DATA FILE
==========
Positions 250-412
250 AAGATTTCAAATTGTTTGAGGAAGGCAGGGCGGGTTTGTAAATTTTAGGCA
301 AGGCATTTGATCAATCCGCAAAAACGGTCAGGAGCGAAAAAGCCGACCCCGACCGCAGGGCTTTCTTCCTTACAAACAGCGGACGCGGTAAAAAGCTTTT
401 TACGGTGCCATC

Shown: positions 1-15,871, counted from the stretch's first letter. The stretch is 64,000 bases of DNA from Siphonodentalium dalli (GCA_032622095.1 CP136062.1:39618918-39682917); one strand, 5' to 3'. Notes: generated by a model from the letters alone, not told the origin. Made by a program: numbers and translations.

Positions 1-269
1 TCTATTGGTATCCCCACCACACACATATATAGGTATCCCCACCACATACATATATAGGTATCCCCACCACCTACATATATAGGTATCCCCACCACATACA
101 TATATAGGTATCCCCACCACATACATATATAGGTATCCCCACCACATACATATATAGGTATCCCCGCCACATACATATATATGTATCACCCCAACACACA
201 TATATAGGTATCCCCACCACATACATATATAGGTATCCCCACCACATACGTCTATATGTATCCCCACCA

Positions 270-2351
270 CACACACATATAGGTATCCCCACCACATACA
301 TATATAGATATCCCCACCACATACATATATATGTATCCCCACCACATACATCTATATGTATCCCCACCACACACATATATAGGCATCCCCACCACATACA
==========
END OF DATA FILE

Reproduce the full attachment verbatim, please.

Positions 250-412
250 AAGATTTCAAATTGTTTGAGGAAGGCAGGGCGGGTTTGTAAATTTTAGGCA
301 AGGCATTTGATCAATCCGCAAAAACGGTCAGGAGCGAAAAAGCCGACCCCGACCGCAGGGCTTTCTTCCTTACAAACAGCGGACGCGGTAAAAAGCTTTT
401 TACGGTGCCATC

Shown: positions 1-15,871, counted from the stretch's first letter. The stretch is 64,000 bases of DNA from Siphonodentalium dalli (GCA_032622095.1 CP136062.1:39618918-39682917); one strand, 5' to 3'. Notes: generated by a model from the letters alone, not told the origin. Made by a program: numbers and translations.

Positions 1-269
1 TCTATTGGTATCCCCACCACACACATATATAGGTATCCCCACCACATACATATATAGGTATCCCCACCACCTACATATATAGGTATCCCCACCACATACA
101 TATATAGGTATCCCCACCACATACATATATAGGTATCCCCACCACATACATATATAGGTATCCCCGCCACATACATATATATGTATCACCCCAACACACA
201 TATATAGGTATCCCCACCACATACATATATAGGTATCCCCACCACATACGTCTATATGTATCCCCACCA

Positions 270-2351
270 CACACACATATAGGTATCCCCACCACATACA
301 TATATAGATATCCCCACCACATACATATATATGTATCCCCACCACATACATCTATATGTATCCCCACCACACACATATATAGGCATCCCCACCACATACA